So I guess we’re gonna have to talk about this one again, huh?  It certainly seems that everyone else is getting in on the action with various think pieces about what the movie actually means and how audiences are reacting to it, which… I guess I can’t criticize because I’m currently doing the exact same thing, but I’m still feeling a bit irksome about how much publicity this movie is getting when what I saw really didn’t merit all the hoopla.  Making matters worse is the fact that CinemaScore (a poll of general audience moviegoers) have given the film a rating of F; bringing back the tired argument about how art films are just too GOOD for mainstream audiences to understand.  I mean… sure, I’ve certainly held firmly on one side of that debate in the past (I bring up Michael Bay as often as possible), but after seeing the film itself, I just don’t think this is the one for some of the more snobby among us to lord over the undiscerning masses, because… well if you read my review, you’d know that I am rather close to absolutely hating this film; stopping just short of that due to the technical acumen, the finely tuned tension curve that’s constantly raising the stakes, and Aronfosky’s undoubtedly strong command of cinematic storytelling.  Make no mistake; this isn’t an amateur hour shit show like God’s Not Dead 2 or Incarnate.  This is a phenomenal filmmaker who tried to do something great but I feel has failed in spectacular fashion, and while I do understand the reasoning behind for softening ones opinions about a movie that genuinely tries THAT hard (the story of Icarus is usually seen to be a tragic one), I just… couldn’t.  Too much about this movie is misguided for me to want to give it much of a pass, at least as far as my own feelings on it as I think it’s STILL probably a movie worth seeing at some point even if you ultimately hate it the same way I did.  So I guess that begs the question, what is it that everyone seems to be getting out of this movie, and why do I feel it was done so poorly?

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Cinema Dispatch: Mother!

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Mother! and all the images you see in this review are owned by Paramount Pictures

Directed by Darren Aronofsky

I’ve never really been a fan of David Fincher, yet I’ve very much appreciated Aronofsky despite them sharing quite a few similarities; mostly in regards to just how dark and cynical they can be when it comes to their subject matter.  I guess Aronofsky still manages to CARE about his characters even when they’re terrible people or getting mercilessly destroyed which is something that feels absent from a lot of Fincher’s work like Fight Club or Gone Girl; both are about terrible people but never seem to get past simply PRESENTING us with their unpleasantness.  Aronofsky’s different, especially with movies like The Wrestler and Black Swan which are straight up tragedies about broken people trying desperately to get their lives together and failing miserably in the process.  Now we have Mother! which, aside from the gratuitous punctuation, seems to be in the same vein though leaning much more on horror tropes and absurd excess than a more focused psychological horror narrative and seems to be in the same vein as Noah (another one of his movies that I like) at least as far as just how far he’s willing to take the strangeness of it all.  Is this another classic to add to his already impressive catalogue, or has he made his biggest misstep since The Fountain?  Let’s find out!!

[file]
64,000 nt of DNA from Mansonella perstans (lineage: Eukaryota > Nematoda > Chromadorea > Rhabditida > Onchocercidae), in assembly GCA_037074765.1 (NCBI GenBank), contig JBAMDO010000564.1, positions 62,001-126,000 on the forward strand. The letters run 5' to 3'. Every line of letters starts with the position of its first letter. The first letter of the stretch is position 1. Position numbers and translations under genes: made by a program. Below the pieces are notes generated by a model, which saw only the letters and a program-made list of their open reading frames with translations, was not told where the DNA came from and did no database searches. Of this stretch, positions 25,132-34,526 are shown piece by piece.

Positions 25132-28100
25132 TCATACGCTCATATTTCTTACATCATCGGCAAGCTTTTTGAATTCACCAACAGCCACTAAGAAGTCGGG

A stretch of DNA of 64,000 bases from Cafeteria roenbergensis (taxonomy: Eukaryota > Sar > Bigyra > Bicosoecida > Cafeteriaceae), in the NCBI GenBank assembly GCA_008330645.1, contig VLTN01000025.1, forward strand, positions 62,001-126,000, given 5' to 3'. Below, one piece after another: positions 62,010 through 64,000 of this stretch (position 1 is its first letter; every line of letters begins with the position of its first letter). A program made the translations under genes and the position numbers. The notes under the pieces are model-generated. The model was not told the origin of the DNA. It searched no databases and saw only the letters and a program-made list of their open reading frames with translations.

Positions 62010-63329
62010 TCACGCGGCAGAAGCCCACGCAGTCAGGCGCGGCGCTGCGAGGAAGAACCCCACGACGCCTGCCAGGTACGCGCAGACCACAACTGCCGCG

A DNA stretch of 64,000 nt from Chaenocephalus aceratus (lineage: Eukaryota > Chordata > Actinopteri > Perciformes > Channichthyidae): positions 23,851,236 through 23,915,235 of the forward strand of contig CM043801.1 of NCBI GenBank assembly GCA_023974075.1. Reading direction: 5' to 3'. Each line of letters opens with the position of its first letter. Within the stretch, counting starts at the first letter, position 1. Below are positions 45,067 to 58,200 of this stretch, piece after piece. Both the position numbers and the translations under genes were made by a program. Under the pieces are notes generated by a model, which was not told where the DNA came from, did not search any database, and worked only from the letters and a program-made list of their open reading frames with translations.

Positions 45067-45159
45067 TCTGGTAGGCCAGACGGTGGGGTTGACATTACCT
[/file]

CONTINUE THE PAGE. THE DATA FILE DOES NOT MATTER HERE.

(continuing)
The movie begins with a HUGE spoiler, but AFTER that we follow around a woman (Jennifer Lawrence) who lives with her husband (Javier Bardem) in a REALLY nice house that is in desperate need of repair, but at least it gives Jennifer Lawrence something to do while FAMED POET JAVIER BARDEM putters around not writing anything.  Still, she seems perfectly content with her day to day life of fixing the place up and making it look more hospitable… but everything changes once some guy and his wife (Ed Harris and Michelle Pfeiffer) shows up at their doorstep and Bardem is MORE than happy to offer their house, their food, and their personal space to the couple with no consultation from Jennifer Lawrence.  Things escalate from there, but in ways I’d rather not spoil as the movie goes place you really couldn’t imagine from the trailers which sell this as a much different film.  Does Jennifer Lawrence find a way to assert herself and regain control of what is hers?  What is Javier Bardem’s deal with letting these people come in in the first place, and what ulterior motives do they have?  No seriously, Aronfosky.  What the fuck did you do here?

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Do I need to rub your nose in it!?